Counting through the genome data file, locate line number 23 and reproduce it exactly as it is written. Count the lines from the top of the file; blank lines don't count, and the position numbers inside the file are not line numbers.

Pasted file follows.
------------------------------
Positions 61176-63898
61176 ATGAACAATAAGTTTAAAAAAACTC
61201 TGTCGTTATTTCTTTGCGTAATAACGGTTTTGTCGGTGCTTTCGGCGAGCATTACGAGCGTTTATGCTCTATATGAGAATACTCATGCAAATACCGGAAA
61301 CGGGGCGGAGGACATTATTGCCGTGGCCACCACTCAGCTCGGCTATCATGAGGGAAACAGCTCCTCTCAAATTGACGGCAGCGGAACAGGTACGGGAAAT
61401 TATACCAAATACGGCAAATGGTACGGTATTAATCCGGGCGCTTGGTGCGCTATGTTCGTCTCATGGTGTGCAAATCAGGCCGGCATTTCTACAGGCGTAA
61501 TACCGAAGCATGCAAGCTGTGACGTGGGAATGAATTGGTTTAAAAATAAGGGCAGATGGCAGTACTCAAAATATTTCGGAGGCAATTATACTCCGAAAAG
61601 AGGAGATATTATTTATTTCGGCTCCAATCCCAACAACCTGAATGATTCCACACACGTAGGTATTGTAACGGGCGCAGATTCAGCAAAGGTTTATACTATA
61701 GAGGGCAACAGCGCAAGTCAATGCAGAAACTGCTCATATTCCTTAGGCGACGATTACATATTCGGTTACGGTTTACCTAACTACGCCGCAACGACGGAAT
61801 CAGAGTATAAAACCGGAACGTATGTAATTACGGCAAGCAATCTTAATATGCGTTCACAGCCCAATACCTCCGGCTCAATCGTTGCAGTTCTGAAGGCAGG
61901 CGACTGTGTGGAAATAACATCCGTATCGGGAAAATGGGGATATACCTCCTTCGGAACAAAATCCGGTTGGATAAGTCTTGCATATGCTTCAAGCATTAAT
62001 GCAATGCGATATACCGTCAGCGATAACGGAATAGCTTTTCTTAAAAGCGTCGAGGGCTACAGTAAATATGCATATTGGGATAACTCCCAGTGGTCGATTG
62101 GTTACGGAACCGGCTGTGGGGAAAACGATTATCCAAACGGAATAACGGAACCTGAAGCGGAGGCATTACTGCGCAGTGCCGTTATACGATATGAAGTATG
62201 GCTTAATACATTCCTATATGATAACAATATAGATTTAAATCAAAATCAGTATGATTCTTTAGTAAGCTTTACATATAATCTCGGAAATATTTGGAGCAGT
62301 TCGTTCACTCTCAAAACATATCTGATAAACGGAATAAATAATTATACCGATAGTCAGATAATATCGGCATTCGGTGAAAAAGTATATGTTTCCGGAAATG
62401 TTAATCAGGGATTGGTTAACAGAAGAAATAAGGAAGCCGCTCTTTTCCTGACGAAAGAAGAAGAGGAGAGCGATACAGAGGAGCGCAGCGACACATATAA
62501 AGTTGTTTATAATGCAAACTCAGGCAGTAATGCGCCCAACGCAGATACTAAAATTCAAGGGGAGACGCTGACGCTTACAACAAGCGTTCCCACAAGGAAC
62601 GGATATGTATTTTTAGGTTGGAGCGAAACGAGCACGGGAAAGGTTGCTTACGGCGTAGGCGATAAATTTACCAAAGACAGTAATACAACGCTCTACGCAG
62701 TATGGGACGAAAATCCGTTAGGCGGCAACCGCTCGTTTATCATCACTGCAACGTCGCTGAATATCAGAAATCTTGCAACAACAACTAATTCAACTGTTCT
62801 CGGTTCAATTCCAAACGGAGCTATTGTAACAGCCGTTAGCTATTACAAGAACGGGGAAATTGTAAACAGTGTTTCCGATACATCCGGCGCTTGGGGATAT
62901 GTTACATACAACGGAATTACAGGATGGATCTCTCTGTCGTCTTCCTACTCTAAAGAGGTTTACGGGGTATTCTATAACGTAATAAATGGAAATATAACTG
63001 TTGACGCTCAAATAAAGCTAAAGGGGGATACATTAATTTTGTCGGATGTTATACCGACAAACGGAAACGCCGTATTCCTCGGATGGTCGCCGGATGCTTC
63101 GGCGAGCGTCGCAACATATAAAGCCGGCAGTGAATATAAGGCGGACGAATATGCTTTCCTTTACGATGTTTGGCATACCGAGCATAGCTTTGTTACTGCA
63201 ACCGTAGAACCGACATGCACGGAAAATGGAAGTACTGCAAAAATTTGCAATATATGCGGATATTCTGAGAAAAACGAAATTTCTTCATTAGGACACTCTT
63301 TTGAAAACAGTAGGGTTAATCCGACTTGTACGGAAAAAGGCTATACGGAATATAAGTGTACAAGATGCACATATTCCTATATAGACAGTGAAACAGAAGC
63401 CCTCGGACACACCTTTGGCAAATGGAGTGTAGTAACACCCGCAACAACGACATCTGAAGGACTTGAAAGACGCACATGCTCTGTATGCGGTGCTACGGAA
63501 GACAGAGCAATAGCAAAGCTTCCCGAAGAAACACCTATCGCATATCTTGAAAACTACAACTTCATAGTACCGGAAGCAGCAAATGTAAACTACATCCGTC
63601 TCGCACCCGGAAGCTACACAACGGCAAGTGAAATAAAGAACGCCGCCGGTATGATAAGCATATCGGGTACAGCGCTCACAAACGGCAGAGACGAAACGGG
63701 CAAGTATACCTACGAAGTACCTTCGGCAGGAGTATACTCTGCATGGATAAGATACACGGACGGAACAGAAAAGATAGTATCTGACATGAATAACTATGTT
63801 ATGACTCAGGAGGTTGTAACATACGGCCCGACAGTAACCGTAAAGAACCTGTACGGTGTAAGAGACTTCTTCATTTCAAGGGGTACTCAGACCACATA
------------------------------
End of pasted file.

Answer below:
63201 ACCGTAGAACCGACATGCACGGAAAATGGAAGTACTGCAAAAATTTGCAATATATGCGGATATTCTGAGAAAAACGAAATTTCTTCATTAGGACACTCTT